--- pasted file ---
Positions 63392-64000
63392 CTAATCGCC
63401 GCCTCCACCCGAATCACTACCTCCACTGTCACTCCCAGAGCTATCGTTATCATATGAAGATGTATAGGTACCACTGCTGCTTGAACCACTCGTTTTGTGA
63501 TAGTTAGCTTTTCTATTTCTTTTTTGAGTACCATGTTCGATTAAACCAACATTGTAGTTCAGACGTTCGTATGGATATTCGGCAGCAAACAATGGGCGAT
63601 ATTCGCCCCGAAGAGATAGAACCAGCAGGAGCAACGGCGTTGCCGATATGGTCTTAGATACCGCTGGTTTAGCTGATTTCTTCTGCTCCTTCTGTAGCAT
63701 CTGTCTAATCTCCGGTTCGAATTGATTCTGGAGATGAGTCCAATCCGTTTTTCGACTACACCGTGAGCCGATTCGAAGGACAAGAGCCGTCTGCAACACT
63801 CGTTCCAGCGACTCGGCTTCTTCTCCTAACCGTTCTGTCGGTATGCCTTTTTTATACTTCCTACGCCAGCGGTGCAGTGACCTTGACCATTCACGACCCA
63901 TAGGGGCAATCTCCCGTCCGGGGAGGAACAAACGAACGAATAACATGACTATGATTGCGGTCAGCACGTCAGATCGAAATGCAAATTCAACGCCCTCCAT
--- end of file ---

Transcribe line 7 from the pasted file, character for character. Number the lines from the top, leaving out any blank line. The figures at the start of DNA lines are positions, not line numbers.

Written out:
63801 CGTTCCAGCGACTCGGCTTCTTCTCCTAACCGTTCTGTCGGTATGCCTTTTTTATACTTCCTACGCCAGCGGTGCAGTGACCTTGACCATTCACGACCCA